I have been working on sustainability for over 10 years. I started in communications for a boutique, sustainable PR and communications consultancy, and worked across a whole range of industries. I then headed to sustainable communications consultancy, OgilvyEarth in Shanghai before joining Redress four-and-a-half years ago. Here, my focus has been on fashion and the environment. I always had a passion for animal conservation and protection of biodiversity. One of my heroes is Sylvia Earle and the work she has done to highlight the devastation that human activity has on oceans. I am a strong believer that with knowledge, humans have complete power to turn things around and create positive impact through choices and actions. I work towards this every day.
At Redress, our biggest challenge is lack of time and money to address all the issues related to environment. The issues are so vast and there is so much to do. Other challenges we encounter as we work to combat reduction of waste in the fashion industry are lack of awareness among the industry, consumers and fashion students.
For industry, there are many people working at different stages within the supply chain. The fashion and textile industry is still unaware of the impact it has on our planet. If at all they are aware, it is difficult to apply positive change within their own roles without knowledge, training or the encouragement to do so from the top of the business. There is the issue of lack of money to address issues, but being sustainable is now not just a moral decision - there are some great business opportunities, and brands not adapting or investing in change are going to be in trouble.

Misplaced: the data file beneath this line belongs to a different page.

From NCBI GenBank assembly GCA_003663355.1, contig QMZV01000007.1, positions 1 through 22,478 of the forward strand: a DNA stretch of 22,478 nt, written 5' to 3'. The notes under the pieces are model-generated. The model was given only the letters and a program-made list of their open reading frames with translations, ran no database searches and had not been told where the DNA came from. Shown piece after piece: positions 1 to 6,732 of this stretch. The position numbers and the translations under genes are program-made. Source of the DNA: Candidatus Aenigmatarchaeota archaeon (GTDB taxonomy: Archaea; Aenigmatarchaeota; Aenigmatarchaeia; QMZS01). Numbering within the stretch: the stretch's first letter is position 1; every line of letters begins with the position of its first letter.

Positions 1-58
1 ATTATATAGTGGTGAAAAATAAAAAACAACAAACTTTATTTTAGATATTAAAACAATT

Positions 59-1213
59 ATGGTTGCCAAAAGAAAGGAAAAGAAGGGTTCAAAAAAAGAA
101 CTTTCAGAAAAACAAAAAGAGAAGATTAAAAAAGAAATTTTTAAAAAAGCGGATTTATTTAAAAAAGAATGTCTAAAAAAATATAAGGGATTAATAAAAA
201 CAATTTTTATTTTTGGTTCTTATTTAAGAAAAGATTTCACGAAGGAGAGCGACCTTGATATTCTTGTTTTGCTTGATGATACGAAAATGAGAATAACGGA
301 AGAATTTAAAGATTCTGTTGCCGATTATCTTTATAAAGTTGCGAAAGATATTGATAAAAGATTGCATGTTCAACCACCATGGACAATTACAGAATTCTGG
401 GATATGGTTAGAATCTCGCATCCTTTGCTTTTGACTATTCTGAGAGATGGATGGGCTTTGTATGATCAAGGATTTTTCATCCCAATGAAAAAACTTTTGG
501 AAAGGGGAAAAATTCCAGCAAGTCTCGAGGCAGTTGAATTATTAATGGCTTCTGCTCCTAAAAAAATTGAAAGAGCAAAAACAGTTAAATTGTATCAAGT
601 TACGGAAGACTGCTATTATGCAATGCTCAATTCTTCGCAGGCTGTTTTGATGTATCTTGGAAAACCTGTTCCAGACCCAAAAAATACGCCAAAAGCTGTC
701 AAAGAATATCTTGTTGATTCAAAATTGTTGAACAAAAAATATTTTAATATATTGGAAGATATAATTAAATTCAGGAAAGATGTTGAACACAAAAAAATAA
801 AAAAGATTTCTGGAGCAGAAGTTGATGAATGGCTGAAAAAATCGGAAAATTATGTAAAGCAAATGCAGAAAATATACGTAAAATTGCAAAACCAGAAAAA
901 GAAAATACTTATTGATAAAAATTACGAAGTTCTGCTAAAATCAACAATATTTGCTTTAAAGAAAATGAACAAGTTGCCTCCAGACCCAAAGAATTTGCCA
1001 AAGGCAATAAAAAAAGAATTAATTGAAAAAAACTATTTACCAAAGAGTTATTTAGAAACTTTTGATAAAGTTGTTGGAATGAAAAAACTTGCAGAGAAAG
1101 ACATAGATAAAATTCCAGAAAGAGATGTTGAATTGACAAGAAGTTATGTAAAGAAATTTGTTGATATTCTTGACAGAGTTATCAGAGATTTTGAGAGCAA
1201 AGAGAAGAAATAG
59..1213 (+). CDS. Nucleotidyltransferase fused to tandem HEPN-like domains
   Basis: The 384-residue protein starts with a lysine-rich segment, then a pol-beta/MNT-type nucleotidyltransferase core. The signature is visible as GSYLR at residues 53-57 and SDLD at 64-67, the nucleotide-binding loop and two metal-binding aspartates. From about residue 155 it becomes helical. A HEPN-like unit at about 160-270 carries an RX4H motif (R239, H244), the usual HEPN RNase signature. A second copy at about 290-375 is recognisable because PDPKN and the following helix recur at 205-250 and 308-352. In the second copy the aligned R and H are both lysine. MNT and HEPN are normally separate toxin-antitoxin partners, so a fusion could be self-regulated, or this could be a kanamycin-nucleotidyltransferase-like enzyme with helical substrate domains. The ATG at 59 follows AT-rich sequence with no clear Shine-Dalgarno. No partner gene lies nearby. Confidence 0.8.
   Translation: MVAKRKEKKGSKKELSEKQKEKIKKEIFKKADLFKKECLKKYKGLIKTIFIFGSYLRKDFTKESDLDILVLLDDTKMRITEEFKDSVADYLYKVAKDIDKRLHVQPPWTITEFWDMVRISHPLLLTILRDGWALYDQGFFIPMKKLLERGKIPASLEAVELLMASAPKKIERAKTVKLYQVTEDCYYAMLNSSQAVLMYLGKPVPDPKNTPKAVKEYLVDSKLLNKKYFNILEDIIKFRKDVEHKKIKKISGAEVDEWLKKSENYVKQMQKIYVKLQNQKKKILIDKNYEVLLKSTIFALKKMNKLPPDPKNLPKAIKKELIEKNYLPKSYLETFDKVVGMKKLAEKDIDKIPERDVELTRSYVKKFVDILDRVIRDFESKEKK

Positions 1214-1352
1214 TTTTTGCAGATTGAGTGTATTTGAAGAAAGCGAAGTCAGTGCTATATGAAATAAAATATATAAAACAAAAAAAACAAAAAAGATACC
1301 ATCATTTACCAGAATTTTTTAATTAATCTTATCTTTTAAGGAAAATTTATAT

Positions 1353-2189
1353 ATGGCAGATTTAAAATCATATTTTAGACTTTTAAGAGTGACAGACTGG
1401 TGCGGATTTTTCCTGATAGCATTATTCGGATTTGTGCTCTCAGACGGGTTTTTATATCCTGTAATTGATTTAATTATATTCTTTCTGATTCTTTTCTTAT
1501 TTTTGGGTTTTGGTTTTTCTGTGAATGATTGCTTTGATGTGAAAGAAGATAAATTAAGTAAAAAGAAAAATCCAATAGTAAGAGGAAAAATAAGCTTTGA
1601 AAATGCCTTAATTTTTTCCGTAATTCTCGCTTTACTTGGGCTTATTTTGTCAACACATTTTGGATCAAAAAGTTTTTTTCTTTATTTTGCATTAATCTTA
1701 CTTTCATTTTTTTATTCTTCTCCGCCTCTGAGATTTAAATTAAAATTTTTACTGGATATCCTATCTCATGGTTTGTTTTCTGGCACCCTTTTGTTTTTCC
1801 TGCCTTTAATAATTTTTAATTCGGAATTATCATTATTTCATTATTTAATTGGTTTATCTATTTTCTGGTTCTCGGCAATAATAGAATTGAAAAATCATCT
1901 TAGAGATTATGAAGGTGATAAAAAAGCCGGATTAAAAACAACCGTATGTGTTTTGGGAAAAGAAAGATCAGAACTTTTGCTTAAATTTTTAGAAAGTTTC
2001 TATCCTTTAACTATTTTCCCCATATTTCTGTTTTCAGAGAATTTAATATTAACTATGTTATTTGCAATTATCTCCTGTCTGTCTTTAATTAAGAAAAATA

For students aspiring to enter the fashion industry, there is a lack of information being passed on in schools. Although things are changing, sustainability is often (if at all) not fully integrated through the curriculum. This is often because of lack of resources or knowledge in educators.
For the consumer, information can be hard to find and a little overwhelming. The complexity of issues, and often conflicting advice on 'better' clothing options leave consumers running for cover. The challenge is providing the information that consumers need in a positive way to encourage change rather than fatigue people into inaction with all the bad news so that they just keep shopping the same way!
Much of our work focuses around bringing critical information to these three groups, showcasing examples of positive change and driving discussions around innovation. We do this in many ways like industry roundtable and panel discussions, creation of educational material and video content including our recent documentary Frontline Fashion. We showcase the work of emerging sustainable designers through our EcoChic Design Award and through consumer campaigns, exhibitions, workshops and content such as the new consumer guide, Dress with Sense.